Sometimes I feel a bit guilty that I don’t get in a flap over most things. When I do, people know about it, but it isn’t a frequent occurrence. I’ve wondered at times if being calm in crisis is odd, but when I read today’s devotional verse, a sense of gratitude and praise filled my heart.
He is not afraid of bad news; his heart is firm, trusting in the LORD. His heart is steady; he will not be afraid. . . . (Psalm 112:7–8)I’m not consistent with this because I sometimes wonder if God is not involved in terrible events, but I cannot think that for long. The Bible gives way too much evidence for His sovereignty, as do the many experiences of my life. Events may not make sense, but I am strongly certain that God is here, working things for the good of His people. I know that my Redeemer lives. I know that God is good and He keeps His promises. These truths are anchors for my emotions.
The disciples learned the same thing, but like me, they learned the way of serenity was listening to and choosing to believe the Word of God. When Jesus noted their anxieties, He said to them, “Let not your hearts be troubled. Believe in God; believe also in me.” (John 14:1)
This means worry and anxiety are choices, just as faith and trust are choices. Those who believe in Jesus can choose to stew over life, or we can “let” go of that and believe in the One who is sovereign over all things. When we do, He puts peace in our hearts.
In another situation, Jesus talked to the disciples as the plot against Him began to unfold. They heard Him talk about leaving them. They were upset and worried. If I had been in their shoes, I likely would have been the same. However, Jesus told them again . . .
Peace I leave with you; my peace I give to you. Not as the world gives do I give to you. Let not your hearts be troubled, neither let them be afraid. (John 14:27)Again, He says that His followers can choose a troubled heart or choose to not let it be troubled. It isn’t simply a matter of turning off our emotions or fears, or pushing them aside. Instead, it is remembering who He is and His power. It is knowing that God is in charge and then deciding to trust Him instead of giving way to fear.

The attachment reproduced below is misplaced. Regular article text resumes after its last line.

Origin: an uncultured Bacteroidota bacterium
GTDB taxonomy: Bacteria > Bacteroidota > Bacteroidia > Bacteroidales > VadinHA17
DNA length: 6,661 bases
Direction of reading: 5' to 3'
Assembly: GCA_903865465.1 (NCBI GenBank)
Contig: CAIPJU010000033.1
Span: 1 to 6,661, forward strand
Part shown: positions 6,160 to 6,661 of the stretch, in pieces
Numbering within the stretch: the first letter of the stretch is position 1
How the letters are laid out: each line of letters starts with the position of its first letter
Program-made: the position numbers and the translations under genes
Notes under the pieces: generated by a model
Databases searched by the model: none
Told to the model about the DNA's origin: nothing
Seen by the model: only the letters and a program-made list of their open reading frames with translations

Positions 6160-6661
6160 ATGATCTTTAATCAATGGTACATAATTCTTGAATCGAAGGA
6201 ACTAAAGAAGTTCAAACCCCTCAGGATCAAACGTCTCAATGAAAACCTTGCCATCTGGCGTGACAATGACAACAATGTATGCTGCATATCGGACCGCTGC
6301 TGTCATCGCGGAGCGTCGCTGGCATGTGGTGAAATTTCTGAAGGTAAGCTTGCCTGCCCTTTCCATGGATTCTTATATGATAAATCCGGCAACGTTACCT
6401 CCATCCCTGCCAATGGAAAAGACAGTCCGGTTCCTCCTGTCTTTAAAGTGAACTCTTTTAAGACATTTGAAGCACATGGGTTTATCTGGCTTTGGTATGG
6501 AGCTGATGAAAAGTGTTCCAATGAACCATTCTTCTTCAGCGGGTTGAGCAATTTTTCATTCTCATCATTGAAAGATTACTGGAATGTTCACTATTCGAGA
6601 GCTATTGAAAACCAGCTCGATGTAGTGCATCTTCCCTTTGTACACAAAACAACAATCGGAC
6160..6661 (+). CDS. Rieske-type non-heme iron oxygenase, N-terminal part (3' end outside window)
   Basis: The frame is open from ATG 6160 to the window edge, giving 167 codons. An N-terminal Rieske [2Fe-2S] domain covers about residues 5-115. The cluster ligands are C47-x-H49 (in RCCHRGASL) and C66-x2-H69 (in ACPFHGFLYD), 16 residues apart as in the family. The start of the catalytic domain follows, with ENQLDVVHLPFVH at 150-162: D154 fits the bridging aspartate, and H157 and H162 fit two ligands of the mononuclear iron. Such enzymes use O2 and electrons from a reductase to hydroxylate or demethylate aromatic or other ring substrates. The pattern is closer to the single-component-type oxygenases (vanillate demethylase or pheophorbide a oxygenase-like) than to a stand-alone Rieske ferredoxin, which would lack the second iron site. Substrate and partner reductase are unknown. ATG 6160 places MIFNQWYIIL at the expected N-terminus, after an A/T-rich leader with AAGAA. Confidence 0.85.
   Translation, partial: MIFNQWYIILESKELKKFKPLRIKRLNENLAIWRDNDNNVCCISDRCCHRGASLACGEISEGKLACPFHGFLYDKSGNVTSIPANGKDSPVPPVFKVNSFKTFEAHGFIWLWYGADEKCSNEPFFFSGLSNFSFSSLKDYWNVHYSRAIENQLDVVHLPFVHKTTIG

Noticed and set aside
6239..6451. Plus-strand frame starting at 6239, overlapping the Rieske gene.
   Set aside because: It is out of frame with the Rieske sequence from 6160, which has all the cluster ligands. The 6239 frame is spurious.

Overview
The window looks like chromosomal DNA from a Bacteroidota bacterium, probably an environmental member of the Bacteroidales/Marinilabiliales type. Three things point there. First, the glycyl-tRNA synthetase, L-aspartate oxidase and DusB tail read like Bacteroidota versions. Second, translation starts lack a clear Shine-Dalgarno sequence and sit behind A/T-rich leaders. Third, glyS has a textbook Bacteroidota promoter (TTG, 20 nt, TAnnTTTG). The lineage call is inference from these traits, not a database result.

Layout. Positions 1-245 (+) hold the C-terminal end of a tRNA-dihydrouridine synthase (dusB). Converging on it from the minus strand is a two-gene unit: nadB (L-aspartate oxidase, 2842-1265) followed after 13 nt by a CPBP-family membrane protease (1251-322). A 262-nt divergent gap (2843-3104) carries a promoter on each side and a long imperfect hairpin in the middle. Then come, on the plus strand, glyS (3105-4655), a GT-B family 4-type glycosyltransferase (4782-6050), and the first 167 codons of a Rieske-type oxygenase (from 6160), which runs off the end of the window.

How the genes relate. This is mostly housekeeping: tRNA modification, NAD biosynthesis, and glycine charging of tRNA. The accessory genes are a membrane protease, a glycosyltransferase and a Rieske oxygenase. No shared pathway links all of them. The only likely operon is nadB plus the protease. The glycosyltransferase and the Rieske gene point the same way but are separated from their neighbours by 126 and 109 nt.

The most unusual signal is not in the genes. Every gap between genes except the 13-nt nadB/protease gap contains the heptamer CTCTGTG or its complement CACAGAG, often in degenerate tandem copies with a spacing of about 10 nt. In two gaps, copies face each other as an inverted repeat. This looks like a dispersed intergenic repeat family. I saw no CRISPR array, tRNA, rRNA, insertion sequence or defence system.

Not only that, His peace is not like the peace the world gives. Worldly peace depends on peaceful situations, but the peace Jesus gives is wholly independent of what is happening. That is what makes it seem odd. By reason and logic, no one should feel at peace when life falls apart, but I often do because His peace does not depend on everything being in place.
Spurgeon says that Christians should never fear bad news, giving the same reasons that God gives me. Others can get in a flap, but I have an amazing God who has proved His faithfulness over and over. I might get distracted, even have the same alarm as others, at first. But when He urges me to think of Him and I do it, fear is replaced by His peace.
God knows that fear is a dangerous thing. While it might be healthy to fear lions and wild dogs, fear can lead a person into the sin of self-reliance quicker than anything else. It can make me resist or reject God, complain against His providence, and take matters into my own hands in an attempt to escape the problem.
Instead, I need to trust God as He tells me, and to “Stand still and see the salvation of the Lord” as He says. He has taken me there and done that enough times to prove to me that in Christ, I can meet trouble with calm composure.
***********Lord, I’ve read about saints of old who sang praises while being burned at a stake or attacked by lions in an arena of persecution. The peace and courage You give magnifies Your name and shows the world that You are the Most High God. My traumas have not gone to that extreme, but no matter what they are, I want to glorify You. Thank You for Your peace that passes understanding, and for often giving it when I least expect it. I am always amazed (even puzzled) when serenity is in my heart instead of fear or worry. Nevertheless, may those who notice it also recognize that this comes from You.